The rise in home videoconferencing lets us browse more people's bookshelves

When I was young, the first thing I'd do when visiting someone's apartment for the first time was to browse their bookshelf and record (or tape or CD) collection. That was a great way to find connection with others and spark conversation. These days, most people's musical tastes aren't reflected in any tangible way. Same mostly holds true for books but I do think many avid readers still like having some printed matter around. These days, lots of celebrities are streaming appearances from their homes where a full bookshelf makes a nice backdrop. So what are we seeing in their home libraries? In the New York Times, Gal Beckerman looks at the books in the background at the homes of Cate Blanchett, Stacey Abrams, Prince Charles, Anna Wintour, Jane Goodall, and others. From the New York Times:

Jane Goodall
On “PBS NewsHour,” April 22

1. “The Hidden Target,” by Helen MacInnes: This 1980 spy novel tells the story of an American college student on a world tour who becomes entangled with secret agents looking to stop a terrorist plot.

2. “The End of Food,” by Thomas F. Pawlick: Danger abounds at the grocery store in this 2006 expose of our current method of food production. Pawlick reveals that the vitamin, mineral and nutritional content of food is in shocking decline.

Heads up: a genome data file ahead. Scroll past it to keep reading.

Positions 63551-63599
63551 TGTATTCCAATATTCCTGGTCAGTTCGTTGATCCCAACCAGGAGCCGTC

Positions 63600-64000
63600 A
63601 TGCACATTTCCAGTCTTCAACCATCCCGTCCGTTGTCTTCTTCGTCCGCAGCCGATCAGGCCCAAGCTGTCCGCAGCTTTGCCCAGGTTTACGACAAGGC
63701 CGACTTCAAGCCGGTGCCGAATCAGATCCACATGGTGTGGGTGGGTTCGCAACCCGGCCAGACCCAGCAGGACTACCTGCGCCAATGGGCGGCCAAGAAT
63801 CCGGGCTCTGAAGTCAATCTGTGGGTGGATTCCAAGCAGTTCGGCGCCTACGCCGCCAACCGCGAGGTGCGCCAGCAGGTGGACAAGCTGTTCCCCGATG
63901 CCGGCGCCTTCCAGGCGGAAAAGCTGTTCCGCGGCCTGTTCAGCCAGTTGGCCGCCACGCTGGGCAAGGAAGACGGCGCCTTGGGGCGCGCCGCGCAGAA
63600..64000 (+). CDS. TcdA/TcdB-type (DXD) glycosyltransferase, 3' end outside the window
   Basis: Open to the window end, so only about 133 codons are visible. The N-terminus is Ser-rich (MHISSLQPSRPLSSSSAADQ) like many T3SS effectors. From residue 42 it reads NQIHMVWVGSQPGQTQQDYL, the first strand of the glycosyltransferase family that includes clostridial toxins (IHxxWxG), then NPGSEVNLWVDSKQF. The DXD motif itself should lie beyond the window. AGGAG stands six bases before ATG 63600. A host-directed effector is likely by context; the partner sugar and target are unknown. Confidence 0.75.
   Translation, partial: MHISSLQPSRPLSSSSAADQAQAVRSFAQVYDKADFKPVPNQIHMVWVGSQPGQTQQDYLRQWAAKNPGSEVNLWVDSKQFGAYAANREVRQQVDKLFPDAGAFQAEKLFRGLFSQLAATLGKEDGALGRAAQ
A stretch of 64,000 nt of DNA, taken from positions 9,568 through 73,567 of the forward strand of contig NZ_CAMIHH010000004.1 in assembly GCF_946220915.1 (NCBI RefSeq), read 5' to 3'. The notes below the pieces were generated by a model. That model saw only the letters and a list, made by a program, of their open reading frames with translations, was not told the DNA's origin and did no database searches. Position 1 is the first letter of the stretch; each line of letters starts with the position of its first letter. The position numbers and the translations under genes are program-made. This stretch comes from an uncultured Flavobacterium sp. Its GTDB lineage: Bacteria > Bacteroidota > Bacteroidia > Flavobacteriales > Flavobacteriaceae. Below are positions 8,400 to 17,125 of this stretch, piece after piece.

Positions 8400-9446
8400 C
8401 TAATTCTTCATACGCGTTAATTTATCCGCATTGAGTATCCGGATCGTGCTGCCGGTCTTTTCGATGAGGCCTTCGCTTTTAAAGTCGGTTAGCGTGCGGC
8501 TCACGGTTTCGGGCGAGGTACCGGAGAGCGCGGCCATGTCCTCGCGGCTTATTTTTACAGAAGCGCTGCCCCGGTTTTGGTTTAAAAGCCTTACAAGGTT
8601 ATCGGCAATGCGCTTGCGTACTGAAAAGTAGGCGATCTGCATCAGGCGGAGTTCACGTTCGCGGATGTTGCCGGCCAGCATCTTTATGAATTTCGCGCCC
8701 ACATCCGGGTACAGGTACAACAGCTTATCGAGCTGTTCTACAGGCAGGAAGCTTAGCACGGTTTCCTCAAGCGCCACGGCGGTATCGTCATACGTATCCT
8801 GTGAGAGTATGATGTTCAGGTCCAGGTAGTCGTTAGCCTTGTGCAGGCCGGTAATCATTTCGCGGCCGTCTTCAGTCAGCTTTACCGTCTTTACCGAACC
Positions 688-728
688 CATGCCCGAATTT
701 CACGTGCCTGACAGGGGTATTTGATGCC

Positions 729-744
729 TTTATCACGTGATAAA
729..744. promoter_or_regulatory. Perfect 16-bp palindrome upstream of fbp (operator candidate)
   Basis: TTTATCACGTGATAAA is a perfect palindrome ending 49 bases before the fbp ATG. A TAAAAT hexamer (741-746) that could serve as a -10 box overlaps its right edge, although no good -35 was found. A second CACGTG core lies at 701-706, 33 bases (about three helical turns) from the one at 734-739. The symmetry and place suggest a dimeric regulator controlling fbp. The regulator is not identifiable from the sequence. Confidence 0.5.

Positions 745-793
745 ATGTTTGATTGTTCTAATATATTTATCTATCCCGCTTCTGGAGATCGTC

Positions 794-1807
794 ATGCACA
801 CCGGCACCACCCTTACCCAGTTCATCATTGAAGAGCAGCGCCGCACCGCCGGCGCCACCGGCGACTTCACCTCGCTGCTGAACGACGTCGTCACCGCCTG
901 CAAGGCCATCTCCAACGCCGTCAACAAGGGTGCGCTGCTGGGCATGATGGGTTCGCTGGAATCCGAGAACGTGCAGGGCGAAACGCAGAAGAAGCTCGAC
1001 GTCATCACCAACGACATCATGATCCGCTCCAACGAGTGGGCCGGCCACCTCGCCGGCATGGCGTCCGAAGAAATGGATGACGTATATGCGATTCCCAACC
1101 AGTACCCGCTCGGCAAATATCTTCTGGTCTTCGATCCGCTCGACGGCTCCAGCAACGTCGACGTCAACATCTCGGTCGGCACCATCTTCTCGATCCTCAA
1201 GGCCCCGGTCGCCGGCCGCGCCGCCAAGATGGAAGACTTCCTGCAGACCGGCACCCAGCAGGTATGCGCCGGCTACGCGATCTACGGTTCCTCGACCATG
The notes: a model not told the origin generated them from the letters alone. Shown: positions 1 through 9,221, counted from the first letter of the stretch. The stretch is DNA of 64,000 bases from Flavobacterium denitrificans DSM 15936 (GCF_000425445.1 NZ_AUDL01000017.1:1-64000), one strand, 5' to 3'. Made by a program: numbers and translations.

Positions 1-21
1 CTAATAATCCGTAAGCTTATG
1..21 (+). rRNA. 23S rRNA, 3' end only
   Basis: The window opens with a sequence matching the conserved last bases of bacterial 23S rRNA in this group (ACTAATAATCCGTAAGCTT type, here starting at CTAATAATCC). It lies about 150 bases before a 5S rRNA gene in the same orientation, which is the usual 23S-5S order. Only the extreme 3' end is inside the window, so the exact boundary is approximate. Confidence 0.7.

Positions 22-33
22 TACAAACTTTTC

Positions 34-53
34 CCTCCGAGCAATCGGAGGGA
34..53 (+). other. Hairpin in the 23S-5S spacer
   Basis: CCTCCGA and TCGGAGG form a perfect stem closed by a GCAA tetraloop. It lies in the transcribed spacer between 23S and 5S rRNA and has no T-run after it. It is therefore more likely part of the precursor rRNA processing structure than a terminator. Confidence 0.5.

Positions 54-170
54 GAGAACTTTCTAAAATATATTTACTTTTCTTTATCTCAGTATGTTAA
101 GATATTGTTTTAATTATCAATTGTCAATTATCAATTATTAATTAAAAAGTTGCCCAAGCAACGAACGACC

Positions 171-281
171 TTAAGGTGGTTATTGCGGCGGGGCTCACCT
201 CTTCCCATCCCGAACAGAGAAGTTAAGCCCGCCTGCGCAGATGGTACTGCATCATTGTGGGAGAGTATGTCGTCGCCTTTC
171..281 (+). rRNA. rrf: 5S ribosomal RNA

[...] Paul Rudd
On “Saturday Night Live,” April 25

1. “Code of Conduct,” by Brad Thor: The 15th installment in Thor’s thriller series has counterterrorism operative Scot Harvath uncovering the inner workings of a secretive committee of elites running the world.

2. “Jude the Obscure,” by Thomas Hardy: The classic 1895 novel of a young, working-class man who yearns to become a scholar but is thwarted by society and love.

3. “Slave Day,” by Rob Thomas: From the creator of “Veronica Mars,” this Texas high school drama has a disturbing plot involving teens auctioning off one another. “Clueless” this is not.